Beneath the surface of all the real stress and tension in DC right now is an extraordinary history that’s at once both local and global – a history well captured by great journalists such as Jim Vance. The people of DC, those that I’ve come to know and love as native Washingtonians, with roots in this city going back generations, there is a unique pride and articulation of black identity that’s very familiar and communal like a small town; and at the same time, flavored with big city ambition and sophistication.  And as an immigrant African growing up here, I’ve had the vantage point of being both an insider and outsider to the “real DC” culture.

Birthing and raising children here, joining the ranks as a multi-generational Washingtonian, has also allowed for a new perspective on my local identity.  I think, politically, another factor contributing to my increased DC pride also comes as a response, a resistance to the changing landscape of the city largely due to urban renewal, otherwise known as gentrification.  In the past twenty (20) years, I have watched family and friends move out of DC, with the majority moving just next door to either Maryland or Virginia. At the same time, I read of lot of articles – one of which was on the widening wealth gap in the city that was recently reported by the Washington Post, citing an Urban Institute study called the “Color of Wealth in the Nation’s Capital”. The study found that between 2013 and 2014, white households in the DC area had a net worth (value of assets minus debt) of $284,000 while black households had a net worth of $3,500, the report said – in other words, the average white household has a net worth 81 times that of the average black household in Washington, DC. Hispanics had a net worth of $13,000, East Asian Indians a net worth of $573,000, Koreans at $496,000 and Chinese at $220,000.  The study doesn’t mention or distinguish the immigrant black populations from the traditional African American demographic.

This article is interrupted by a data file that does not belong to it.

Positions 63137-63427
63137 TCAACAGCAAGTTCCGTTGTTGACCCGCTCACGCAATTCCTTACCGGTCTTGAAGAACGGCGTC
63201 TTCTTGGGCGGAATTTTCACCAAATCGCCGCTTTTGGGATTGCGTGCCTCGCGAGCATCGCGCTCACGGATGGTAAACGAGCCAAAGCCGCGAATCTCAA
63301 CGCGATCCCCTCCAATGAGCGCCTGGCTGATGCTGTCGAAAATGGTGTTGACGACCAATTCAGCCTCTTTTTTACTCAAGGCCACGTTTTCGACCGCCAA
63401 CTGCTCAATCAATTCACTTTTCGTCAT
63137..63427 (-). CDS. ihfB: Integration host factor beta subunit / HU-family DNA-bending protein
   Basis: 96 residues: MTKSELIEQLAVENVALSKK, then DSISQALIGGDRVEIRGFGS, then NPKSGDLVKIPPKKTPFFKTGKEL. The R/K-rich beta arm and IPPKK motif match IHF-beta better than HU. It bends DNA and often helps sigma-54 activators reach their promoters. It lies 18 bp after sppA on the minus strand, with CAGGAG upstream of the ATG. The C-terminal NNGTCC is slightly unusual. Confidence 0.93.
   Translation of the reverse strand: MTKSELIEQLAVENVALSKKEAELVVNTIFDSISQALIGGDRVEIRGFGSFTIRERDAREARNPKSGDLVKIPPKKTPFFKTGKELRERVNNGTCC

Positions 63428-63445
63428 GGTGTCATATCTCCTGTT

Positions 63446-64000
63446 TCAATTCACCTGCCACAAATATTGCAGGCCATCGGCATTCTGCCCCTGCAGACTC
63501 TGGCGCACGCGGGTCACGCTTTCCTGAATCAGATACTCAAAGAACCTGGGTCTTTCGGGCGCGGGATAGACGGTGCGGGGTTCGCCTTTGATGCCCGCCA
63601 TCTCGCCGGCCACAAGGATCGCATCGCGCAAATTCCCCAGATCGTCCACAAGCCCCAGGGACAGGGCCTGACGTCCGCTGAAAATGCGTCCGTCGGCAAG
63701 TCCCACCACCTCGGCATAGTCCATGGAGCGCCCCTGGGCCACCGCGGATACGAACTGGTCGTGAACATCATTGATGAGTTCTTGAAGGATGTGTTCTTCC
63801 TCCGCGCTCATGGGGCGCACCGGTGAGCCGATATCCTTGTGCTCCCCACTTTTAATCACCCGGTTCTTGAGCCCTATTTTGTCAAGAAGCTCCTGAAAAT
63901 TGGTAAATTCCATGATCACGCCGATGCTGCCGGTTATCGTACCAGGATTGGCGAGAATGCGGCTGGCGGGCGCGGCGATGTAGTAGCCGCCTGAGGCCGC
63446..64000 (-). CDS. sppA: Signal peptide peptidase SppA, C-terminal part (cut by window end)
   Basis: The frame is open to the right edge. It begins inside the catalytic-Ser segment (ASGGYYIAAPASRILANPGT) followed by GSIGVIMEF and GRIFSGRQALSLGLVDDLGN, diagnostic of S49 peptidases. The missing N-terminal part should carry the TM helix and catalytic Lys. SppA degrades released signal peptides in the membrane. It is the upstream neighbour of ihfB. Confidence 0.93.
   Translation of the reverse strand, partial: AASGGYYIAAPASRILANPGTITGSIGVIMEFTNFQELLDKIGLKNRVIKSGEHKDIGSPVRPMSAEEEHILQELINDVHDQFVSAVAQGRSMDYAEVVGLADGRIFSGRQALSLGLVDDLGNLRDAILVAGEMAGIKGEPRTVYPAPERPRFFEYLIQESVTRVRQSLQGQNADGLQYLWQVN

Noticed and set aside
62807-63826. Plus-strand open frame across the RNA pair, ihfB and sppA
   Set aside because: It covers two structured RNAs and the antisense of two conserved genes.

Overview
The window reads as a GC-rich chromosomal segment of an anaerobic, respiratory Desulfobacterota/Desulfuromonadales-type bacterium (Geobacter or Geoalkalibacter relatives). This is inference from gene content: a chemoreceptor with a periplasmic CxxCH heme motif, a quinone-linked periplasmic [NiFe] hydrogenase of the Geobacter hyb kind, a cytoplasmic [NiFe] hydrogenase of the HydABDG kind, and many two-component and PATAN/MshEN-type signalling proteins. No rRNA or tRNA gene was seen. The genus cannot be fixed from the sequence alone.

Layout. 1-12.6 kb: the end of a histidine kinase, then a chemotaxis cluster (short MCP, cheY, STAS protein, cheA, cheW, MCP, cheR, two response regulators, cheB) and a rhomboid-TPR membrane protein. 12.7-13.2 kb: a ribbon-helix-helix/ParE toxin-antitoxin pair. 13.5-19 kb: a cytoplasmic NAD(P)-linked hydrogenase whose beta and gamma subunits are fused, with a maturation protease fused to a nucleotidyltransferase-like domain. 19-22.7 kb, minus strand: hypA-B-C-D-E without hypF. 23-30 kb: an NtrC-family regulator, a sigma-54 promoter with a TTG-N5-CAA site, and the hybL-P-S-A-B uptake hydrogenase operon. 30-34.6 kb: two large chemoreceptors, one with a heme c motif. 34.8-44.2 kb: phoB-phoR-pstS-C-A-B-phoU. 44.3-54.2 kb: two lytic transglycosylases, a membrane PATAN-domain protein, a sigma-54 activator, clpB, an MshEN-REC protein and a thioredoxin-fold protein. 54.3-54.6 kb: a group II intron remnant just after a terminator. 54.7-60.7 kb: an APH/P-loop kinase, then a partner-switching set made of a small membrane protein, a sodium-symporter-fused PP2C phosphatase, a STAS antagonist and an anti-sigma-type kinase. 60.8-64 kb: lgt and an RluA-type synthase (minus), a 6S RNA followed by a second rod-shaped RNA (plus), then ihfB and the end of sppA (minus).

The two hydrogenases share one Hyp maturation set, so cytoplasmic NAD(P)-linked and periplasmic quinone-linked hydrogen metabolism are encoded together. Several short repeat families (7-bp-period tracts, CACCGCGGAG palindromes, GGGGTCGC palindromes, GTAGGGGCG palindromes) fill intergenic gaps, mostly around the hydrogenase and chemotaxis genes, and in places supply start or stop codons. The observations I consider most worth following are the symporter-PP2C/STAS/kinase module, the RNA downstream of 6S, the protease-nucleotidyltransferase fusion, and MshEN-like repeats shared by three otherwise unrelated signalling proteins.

Wealth Gap DC